EU citizenship on sale to rich investors

by Ivano Abbadessa - 2014.01.16
EU citizenship on sale to rich investors
  • Share on Facebook Share on Twitter Share on Whatsapp
  • Print

In Europe the race has begun to sell citizenship and residence permits. The economic crisis has played its part in the increasing number of EU states that are allowing wealthy investors from third countries to acquire citizenship in order to attract foreign capital. This effectively allows the investors, in accordance with EU law, unrestricted access to all EU countries. Requirements vary greatly from country to country. While Malta grants full citizenship to a foreigner in exchange for an investment of €650,000, Cyprus requires an investment of more than €5 million. Getting a residence permit is far less expensive. For example, Greece grants permits to those who buy a property worth a minimum of €250,000. Hungary offers the best value: a foreigner can become a resident on payment of a €300,000 fee, of which €250,000 will be reimbursed after five years. These are just a few examples of the EU citizenship market, which has prompted Brussels to ask member states to take the issue more seriously. “Citizenship,” said the Justice Commissioner in a debate at the EU Parliament, “should not be for sale!”

  • Now millionaires also number among the immigrants

    That the number of immigrants is growing in relative terms is a given. However, until recently, we did not know that this growth also extended to the high earners of the world. A new trend analysed and described in the recent brilliant paper “Millionaire Emigration” by the Migration Policy Institute Read More.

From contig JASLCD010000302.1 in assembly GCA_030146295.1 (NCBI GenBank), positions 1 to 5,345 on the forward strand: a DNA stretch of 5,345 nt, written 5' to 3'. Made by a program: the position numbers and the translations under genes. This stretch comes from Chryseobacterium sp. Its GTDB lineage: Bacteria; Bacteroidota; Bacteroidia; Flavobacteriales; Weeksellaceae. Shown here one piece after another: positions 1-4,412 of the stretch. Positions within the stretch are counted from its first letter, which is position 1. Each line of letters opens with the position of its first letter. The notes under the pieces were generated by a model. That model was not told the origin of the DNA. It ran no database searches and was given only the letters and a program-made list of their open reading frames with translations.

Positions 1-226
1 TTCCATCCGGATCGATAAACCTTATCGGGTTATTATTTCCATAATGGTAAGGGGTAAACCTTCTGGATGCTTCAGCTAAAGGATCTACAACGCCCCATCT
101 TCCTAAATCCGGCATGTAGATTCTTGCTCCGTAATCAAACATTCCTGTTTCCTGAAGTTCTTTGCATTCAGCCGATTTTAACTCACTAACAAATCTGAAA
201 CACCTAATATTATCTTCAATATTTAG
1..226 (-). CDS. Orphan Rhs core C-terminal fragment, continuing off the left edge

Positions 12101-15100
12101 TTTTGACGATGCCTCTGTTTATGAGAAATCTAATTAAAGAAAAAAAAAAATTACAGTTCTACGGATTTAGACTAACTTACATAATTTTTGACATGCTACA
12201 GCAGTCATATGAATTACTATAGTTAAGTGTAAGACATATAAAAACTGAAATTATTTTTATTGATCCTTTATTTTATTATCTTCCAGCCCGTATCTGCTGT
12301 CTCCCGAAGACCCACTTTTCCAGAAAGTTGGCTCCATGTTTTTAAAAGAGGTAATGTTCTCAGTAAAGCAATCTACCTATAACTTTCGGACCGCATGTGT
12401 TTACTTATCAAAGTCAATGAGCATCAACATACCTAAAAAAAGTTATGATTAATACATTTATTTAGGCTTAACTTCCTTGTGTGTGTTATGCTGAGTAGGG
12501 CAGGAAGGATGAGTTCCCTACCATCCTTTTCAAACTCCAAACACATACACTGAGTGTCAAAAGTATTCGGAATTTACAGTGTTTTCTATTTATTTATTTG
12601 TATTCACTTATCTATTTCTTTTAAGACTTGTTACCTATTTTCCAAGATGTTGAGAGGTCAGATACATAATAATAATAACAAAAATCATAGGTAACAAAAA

• How the children of immigrants gain citizenship

    Italy: Law No. 91 of 5 February 1992, modifying in part the regulation on the means of the granting of citizenship in force since 1912, has confirmed that the children of immigrants born in Italy do not automatically acquire civil status. This is only the case if it is requested Read More.

  • Another route to achieve ius soli

    In politics as in life, something good may just come out of something bad. On the condition, however, that one has the intelligence and the will to turn things around as needed. As in the case of the tragic calendar deferment decided yesterday by the Senate (already voted by the Read More.

  • Five curious statistics about legal immigrants in the USA

    Out of 44.7 million immigrants in the USA, as many as 33.8 million are legal. The Pew Research Center has just brought to light some facts about legal immigrants in the U.S. on occasion of Trump’s very recent announcement of his super-reforms for managing the arrival of foreigners in the Read More.

  • The U.S. grants citizenship to those who don’t know English

    More than 30% of American citizens of immigrant origins in the U.S. do not know how to either read or write in English. Which often creates and obstacle to social and economic integration. At least, this is the snapshot that has recently emerged in the last report of the Center Read More.

  • Britain’s “May Plan” targets immigrants, including those from Italy

    While Italy is divided over if and how to grant citizenship to the children of immigrants, England is planning on getting rid of immigrants altogether. This is true for Italians who emigrated to the UK, but also for many other EU citizens. It seems as if this is the enormous Read More.